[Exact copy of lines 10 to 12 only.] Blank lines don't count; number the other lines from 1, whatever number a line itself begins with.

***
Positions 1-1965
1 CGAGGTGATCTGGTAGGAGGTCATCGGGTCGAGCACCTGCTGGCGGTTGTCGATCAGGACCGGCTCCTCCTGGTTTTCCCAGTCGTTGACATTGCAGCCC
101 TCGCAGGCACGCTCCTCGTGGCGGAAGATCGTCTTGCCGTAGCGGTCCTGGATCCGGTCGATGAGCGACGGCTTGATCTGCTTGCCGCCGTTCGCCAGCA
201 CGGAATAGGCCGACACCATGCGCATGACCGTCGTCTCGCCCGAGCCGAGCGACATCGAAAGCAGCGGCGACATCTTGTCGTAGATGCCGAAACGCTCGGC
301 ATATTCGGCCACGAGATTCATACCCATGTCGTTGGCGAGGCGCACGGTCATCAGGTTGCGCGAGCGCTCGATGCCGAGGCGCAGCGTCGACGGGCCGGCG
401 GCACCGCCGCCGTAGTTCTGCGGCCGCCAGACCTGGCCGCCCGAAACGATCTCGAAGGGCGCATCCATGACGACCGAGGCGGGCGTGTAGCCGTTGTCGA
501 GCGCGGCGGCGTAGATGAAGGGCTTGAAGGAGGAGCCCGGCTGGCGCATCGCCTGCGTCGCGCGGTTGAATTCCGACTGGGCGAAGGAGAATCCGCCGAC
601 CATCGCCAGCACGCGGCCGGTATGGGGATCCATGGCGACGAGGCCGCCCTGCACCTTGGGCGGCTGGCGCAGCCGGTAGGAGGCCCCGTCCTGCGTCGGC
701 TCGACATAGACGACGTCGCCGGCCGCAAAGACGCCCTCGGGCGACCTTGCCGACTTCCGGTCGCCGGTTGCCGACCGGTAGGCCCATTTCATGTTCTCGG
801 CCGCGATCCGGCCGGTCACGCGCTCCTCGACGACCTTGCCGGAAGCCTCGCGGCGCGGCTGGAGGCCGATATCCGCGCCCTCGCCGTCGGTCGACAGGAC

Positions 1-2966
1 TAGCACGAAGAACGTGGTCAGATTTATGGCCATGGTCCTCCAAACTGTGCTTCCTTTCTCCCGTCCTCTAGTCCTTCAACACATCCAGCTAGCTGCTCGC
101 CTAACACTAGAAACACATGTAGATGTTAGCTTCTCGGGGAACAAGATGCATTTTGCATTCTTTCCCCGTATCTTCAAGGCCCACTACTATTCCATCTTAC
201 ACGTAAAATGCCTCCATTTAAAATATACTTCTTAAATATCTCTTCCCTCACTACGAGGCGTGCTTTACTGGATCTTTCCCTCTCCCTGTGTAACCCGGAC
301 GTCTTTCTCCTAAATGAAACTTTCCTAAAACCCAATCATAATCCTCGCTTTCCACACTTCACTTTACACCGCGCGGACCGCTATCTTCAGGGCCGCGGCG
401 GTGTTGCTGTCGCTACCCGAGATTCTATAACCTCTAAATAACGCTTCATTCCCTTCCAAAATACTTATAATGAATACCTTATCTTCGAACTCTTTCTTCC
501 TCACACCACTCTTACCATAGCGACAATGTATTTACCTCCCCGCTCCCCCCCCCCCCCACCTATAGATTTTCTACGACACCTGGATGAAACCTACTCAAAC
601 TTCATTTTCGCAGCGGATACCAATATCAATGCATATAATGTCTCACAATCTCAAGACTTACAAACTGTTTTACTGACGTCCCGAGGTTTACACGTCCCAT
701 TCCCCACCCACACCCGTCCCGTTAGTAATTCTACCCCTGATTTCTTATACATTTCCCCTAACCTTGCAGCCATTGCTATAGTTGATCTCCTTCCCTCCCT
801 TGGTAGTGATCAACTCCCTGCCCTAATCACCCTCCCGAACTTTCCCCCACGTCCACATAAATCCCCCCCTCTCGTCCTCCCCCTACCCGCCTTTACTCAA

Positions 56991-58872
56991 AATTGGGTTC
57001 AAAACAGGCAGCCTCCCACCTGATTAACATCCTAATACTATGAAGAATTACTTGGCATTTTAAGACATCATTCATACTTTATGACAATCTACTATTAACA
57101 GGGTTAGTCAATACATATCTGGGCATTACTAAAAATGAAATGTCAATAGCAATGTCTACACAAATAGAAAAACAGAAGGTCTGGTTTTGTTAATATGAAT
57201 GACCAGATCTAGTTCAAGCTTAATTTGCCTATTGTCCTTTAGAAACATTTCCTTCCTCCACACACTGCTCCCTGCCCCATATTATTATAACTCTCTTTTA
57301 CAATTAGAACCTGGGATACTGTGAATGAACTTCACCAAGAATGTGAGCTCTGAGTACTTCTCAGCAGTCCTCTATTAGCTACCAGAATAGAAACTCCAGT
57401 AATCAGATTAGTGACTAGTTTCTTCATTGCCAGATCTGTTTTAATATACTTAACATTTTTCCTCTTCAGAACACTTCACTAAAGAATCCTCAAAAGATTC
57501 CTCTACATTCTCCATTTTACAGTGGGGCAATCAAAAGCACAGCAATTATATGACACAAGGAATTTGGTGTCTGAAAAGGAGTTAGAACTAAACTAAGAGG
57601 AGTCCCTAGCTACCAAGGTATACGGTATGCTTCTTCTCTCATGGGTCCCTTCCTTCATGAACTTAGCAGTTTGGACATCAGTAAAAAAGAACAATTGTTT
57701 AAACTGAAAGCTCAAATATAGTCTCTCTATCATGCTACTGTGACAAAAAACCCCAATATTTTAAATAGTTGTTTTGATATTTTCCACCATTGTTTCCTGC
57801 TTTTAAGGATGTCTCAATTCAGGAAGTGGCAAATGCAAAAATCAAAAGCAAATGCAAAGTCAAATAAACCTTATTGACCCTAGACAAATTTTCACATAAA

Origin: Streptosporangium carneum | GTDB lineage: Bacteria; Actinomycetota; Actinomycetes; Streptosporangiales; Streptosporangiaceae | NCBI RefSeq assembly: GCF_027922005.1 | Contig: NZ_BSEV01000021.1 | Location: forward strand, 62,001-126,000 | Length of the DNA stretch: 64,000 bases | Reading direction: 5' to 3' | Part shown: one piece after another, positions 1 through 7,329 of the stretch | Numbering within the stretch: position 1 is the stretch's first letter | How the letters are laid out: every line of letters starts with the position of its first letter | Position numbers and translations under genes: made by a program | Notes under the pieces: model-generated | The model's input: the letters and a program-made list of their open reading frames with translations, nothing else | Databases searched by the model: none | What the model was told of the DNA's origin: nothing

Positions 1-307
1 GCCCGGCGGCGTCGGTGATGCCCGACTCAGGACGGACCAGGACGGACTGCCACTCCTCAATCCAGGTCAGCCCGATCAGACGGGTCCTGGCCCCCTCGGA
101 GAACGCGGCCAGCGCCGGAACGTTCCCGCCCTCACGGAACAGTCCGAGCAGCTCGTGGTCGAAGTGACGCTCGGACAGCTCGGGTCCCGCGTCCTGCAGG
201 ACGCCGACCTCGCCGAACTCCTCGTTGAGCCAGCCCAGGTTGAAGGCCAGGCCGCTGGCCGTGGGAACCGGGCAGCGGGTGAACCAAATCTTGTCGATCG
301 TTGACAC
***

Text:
801 CCGCGATCCGGCCGGTCACGCGCTCCTCGACGACCTTGCCGGAAGCCTCGCGGCGCGGCTGGAGGCCGATATCCGCGCCCTCGCCGTCGGTCGACAGGAC

Positions 1-2966
1 TAGCACGAAGAACGTGGTCAGATTTATGGCCATGGTCCTCCAAACTGTGCTTCCTTTCTCCCGTCCTCTAGTCCTTCAACACATCCAGCTAGCTGCTCGC